Anyway, I made up a simple recipe that I found on a the back of a Coopers leaflet called Aztec Gold.  I put 500g of Dry light malt and 1 can of Coopers Cerveza brew mixture into the fermenter, added 2 litres of boiling water and mix.  Once mixed, I added rain water to make up 23 litres, took an original specific gravity reading (mine was 1036) and then pitched the yeast when the temperature goes below 25C.  To see how the process works, have a look at my Home Brewing video tutorial

I made this batch up on a Sunday, before I came down sick, and it bubbled away merrily for 6 days.  My wife Kim let me put the fermenter in the laundry, because the temperature variation in the shed has been ridiculous and she likes Cerveza!

The beer stopped fermenting on Friday so I could have bottled it earlier, however from experience, I always leave the beer in the fermenter for an extra two days, so that the beer settles and clears without the use of finings. The final specific gravity was 1008.

After washing and sterilising all sixty six 330ml bottles, I added just under a teaspoon of white sugar to each bottle, then filled them all up as you can see below.

Then I went about putting the crown seals on each bottle with my hand capping machine.  

My darling daughter Megan (who took the photos) always catches my best angle.  Here is a sealed bottle.  Once sealed, I inverted the bottle a few times to dissolve the sugar to start secondary fermentation.  This produces the beer bubbles.

Here is an action shot.  It is a pretty simple process, and from start to finish, bottling usually takes me about 90 minutes.

This recipe turned out to be a winner.  It is light at only 3.5%, and has a fantastic taste that is just right for drinking after a session with the hand lawn mower!

Beer making is a great hobby, and I suppose that if I draw a really long bow, it is a great skill to have if the breweries every shut down or go broke, and besides that, the satisfaction of sharing your own home made beer with mates is second to none.  Especially when it tastes great as well!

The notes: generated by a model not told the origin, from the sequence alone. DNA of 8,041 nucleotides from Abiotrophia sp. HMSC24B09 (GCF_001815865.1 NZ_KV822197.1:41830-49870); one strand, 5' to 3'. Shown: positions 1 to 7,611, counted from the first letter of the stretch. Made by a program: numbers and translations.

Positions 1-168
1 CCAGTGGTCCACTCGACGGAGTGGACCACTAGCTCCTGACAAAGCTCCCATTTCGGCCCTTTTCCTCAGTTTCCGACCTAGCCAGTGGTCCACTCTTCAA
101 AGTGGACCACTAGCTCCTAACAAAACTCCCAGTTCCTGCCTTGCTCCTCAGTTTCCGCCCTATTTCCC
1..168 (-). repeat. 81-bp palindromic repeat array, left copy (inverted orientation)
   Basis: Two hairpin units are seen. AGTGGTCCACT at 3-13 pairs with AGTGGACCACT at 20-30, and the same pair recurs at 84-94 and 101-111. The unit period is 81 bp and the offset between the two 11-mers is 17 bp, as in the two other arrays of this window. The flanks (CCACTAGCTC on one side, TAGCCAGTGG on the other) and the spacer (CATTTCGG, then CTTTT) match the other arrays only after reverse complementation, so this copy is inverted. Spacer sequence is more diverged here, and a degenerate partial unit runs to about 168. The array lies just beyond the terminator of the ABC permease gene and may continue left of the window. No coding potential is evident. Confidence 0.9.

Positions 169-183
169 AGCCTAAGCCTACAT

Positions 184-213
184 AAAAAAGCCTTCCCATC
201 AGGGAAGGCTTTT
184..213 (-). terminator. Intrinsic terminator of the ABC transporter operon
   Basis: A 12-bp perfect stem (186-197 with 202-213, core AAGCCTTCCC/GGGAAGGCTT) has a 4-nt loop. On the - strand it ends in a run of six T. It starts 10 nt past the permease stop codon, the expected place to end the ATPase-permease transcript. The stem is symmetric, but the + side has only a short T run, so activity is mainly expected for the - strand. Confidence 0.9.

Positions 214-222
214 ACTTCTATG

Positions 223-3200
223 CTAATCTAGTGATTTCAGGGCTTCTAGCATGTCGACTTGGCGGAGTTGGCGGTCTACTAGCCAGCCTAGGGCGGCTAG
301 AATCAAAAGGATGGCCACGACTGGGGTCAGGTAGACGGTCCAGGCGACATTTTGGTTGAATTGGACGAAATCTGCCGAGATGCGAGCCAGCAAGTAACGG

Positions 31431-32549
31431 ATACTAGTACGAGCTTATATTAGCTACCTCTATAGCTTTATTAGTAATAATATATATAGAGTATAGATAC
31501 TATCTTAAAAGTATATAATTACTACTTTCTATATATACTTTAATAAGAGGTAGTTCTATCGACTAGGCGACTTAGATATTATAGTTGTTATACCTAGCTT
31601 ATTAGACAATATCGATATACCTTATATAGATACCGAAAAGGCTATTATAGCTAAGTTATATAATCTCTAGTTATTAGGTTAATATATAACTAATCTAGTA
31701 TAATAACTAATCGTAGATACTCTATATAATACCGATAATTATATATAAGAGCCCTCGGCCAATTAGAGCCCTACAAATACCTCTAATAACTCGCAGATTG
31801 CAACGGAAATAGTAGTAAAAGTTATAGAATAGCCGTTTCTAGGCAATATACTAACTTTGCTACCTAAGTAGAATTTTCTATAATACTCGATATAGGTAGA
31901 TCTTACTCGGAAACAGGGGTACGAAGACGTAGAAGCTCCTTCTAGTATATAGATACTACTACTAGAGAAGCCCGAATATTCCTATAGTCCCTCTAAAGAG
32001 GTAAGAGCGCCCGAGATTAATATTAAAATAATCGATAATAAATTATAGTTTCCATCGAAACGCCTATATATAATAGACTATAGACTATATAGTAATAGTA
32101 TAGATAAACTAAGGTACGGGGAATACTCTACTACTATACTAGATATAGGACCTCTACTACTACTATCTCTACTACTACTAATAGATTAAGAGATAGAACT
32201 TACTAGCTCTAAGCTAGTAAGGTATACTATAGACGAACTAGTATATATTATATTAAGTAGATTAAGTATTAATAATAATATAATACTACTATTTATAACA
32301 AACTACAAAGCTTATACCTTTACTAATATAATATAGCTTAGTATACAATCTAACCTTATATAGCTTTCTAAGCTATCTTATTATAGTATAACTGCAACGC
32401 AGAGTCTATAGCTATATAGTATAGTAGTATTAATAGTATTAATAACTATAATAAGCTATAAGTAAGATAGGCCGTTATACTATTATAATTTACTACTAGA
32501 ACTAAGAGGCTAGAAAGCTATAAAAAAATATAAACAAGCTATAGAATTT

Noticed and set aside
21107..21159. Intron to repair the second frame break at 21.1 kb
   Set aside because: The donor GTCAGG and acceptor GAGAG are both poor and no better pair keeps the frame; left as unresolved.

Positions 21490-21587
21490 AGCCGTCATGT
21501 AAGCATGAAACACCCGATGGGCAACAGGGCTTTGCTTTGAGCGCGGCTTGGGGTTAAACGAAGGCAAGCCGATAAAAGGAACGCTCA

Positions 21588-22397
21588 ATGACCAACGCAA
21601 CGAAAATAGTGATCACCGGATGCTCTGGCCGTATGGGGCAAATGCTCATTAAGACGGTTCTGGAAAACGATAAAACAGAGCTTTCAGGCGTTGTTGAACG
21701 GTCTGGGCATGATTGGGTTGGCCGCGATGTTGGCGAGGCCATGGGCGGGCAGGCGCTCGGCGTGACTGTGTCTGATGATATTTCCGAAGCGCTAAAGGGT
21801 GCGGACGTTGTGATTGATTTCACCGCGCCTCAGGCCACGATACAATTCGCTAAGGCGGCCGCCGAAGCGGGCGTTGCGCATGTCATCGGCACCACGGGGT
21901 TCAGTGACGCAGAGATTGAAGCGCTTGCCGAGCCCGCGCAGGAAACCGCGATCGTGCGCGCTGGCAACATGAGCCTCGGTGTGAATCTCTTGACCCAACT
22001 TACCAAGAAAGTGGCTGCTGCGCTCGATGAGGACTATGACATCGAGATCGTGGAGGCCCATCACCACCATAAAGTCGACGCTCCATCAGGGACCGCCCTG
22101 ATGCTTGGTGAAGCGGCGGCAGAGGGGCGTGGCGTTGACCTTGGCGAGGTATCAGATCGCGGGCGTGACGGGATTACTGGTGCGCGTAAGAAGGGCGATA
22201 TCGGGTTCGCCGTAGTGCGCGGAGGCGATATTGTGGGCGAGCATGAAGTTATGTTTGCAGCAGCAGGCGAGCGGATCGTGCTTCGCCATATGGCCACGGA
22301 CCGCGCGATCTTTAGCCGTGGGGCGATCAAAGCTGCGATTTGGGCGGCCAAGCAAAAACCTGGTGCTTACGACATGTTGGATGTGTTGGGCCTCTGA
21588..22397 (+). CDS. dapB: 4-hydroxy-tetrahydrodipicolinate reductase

Sunday, 20 February 2011

Experiments with Culture

by Sadge, at Firesign Farm
I've got six bale-topped bottles lined up in front of me, sterilizing bleach water in the sink behind me, when my husband walks in to make himself something for dinner. "Could you please wait a couple more minutes, until I'm finished?" I ask, and he heads back into the living room. I'm bottling a batch of kombucha and, as with all fermented or cultured foods, care must be taken to avoid cross-contamination with rogue bacterias. And we do share our home with quite a few different cultures that need care and feeding just like the animals.

My kitchen alchemy experiments started with cabbage. Living then above 10,000 feet, my gardening attempts never produced very much, but one year I ended up with way more cabbage than I thought I could eat fresh. With salt and a bit of time, however, I watched fascinated as the cabbage transformed into sauerkraut. And it was so good! I'd only tasted supermarket stuff dumped out of a can - this was crunchy and fresh-tasting instead of tinny and limp. I still try to make a batch each fall. There's a half-gallon jar of fresh, never canned, kraut in my refrigerator right now.

Next up, after I'd moved to Nevada, was a sourdough culture, shared with me by an elderly neighbor twenty years ago. I don't know how long she'd kept it going, she's been gone for quite a few years now. But I've dutifully kept it fed and healthy ever since.

I'm not the only one fermenting and culturing stuff around here, either. I gave my husband a little 2-gallon beer-making kit one Christmas. He caught the fermenting fever and now, every couple of months, we have a five-gallon fermentation bucket bubbling away on the corner of the kitchen counter. Last fall, he made a batch of beer using our first home-grown hops harvest. As soon as the beer was finished and bottled, we crushed a bushel of gleaned apples for a batch of hard cider. When a friend offered me the four cases of empty Grolsch beer bottles stored in her garage, I was there in a heartbeat. With new neoprene gaskets, it's easy to use the same bottles over and over - just fill and snap closed.

Once I had access to apple cider alcohol, trying my hand at cider vinegar seemed a logical next step. Every fall, we like to make the trip across the Sierras to Apple Hill, a day spent wandering around the area checking out the harvests, craft fairs, and shops. One of my favorite places has lots of flavored vinegars for sale. I got to talking with the owner about vinegar-making, and he was kind enough to give me some vinegar mother from one of his barrels. It now lives in a jar in my top cupboard. Every once in a while, when I'm down in the cellar, I'll bring up a bottle of cider to feed "mother".

After reading about kombucha, a fizzy beverage cultured from sweetened tea, I thought I'd like to try making it. I asked for the culture on my local Freecycle website, and had two responses within a day. When I went out to pick up the culture, that nice lady also offered me some kefir grains. The kefir I keep alive by making a batch occasionally, and storing it in the refrigerator between times. The kombucha, I love! A gallon jar makes enough for six bottles plus a bit more to add to the next batch, and I've had a batch going pretty much continuously for the past year.